Copyright © 2019 HealthDay. All rights reserved.

Citation: More Americans now think vaping is harmful (2019, March 29) retrieved 23 July 2019 from
This document is subject to copyright. Apart from any fair dealing for the purpose of private study or research, no part may be reproduced without the written permission. The content is provided for information purposes only.

Feedback to editors

User comments

Mar 29, 2019
You shouldn't need to be a doctor to know that if a product contains propylene glycol you have no business allowing it to be sold for vaporization and inhaling, and you certainly shouldn't buy it and inhale its vapors. That said, other compounds commonly found in these products are even more toxic, including vanillin and cinnamaldehyde. Consuming such with an expectation of no permanent long-term health consequences sounds like magical thinking to me. Some products may be relatively safe, others are profoundly unfit for consumption. A profound regulatory failure (perhaps they were too busy providing cover to the alcohol, tobacco, and opiod industries while also running interference against non-toxic cannabis users and growers).

Mar 29, 2019
Basically anything you do a lot of is going to damage you. It doesn't matter if it's sugar or drugs or booze or caffeine (technically all drugs really) or cigs. If people could have the odd puff every few months and be happy, those people have virtually no risk from ecigs. Unfortunately, nobody consumes such products in such a way. Generally if you are using them then you are doing so at least daily, if not 2-30x a day. At such levels it is basically inconceivable that you aren't doing severe damage to yourself above and beyond environmental influences. Even if smoking was 100% healthy, inhaling heated smoke above 140 degrees (scalding tea temps) has been shown to promote cancer growth in every affected internal pipe involved in the process.

Mar 30, 2019
I always figured, consuming a large number of chemicals through one's respiratory system has to have some health risks, duh.

Mar 31, 2019
Basically anything you do a lot of is going to damage you.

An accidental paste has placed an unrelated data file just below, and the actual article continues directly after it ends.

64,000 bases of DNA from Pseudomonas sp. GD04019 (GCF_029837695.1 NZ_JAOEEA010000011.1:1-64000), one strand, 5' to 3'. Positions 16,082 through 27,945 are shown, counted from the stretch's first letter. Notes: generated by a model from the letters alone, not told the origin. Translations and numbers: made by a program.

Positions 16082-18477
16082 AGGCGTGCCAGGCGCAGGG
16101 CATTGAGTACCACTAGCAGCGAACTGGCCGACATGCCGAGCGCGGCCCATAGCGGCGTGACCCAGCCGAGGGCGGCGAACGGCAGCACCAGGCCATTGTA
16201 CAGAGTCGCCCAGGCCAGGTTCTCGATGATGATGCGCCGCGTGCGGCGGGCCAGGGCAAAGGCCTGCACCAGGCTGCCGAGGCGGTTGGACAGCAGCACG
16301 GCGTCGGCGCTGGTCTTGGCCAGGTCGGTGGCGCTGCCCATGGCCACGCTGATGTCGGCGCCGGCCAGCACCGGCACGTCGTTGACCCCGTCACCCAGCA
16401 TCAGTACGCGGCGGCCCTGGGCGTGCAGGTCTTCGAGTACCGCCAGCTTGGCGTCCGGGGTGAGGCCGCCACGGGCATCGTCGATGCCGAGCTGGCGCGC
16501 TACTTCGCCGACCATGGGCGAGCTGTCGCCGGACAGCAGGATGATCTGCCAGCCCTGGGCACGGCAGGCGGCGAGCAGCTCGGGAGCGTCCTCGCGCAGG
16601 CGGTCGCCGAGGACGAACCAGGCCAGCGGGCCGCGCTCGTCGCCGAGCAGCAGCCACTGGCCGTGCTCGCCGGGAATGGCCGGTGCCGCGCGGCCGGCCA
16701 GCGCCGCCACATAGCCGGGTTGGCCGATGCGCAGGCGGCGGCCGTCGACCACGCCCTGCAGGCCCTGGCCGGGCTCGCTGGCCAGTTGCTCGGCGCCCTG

if you take too much of anything it will harm you, yes.

It doesn't matter if it's sugar or drugs or booze or caffeine (technically all drugs really) or cigs.

False. It does matter. What you don't seem to get is that, for example, smoking in ANY amount, no matter how small, harms you, while, say, sugar doesn't harm you if you take a small enough amount. Our bodies NEED sugar but our bodies do NOT need smoke; Big difference.

Mar 31, 2019
You shouldn't need to be a doctor to know that if a product contains propylene glycol you have no business allowing it to be sold for vaporization and inhaling

So that would include theater/club smoke machines, and a few medical inhalators as well.

Propylene glycol, or the carrier liquids in e-cigarettes aren't in themselves an issue. What makes them carcinogenic and inflammatory is the re-circulation through the heater element where you are re-inhaling the smoke through the vaporizer and it gets burned on the hot nichrome wire - that's what creates many of the same chemicals as in real tobacco smoke.

This is an engineering problem - the delivery method is fine, but the devices don't work as intended. What you actually need is a filter on the intake to keep the vapor from re-entering the heater, and the levels of toxic byproducts would drop dramatically.

Mar 31, 2019
The engineering problem comes from the fact that the air coming out of the heater has to be hot enough to vaporize the liquid, but not too hot to burn it or burn the user's mouth. With variable flow loss in an intake filter, the amount of air to the heater varies and the temperature of the air goes up with less flow, so you need to implement active temperature feedback.

Meanwhile, the cheap e-cigs they contract out to china only have a pressure switch to the battery to turn the heater on when you suck, and the rest is down to luck.

Please sign in to add a comment. Registration is free, and takes less than a minute. Read more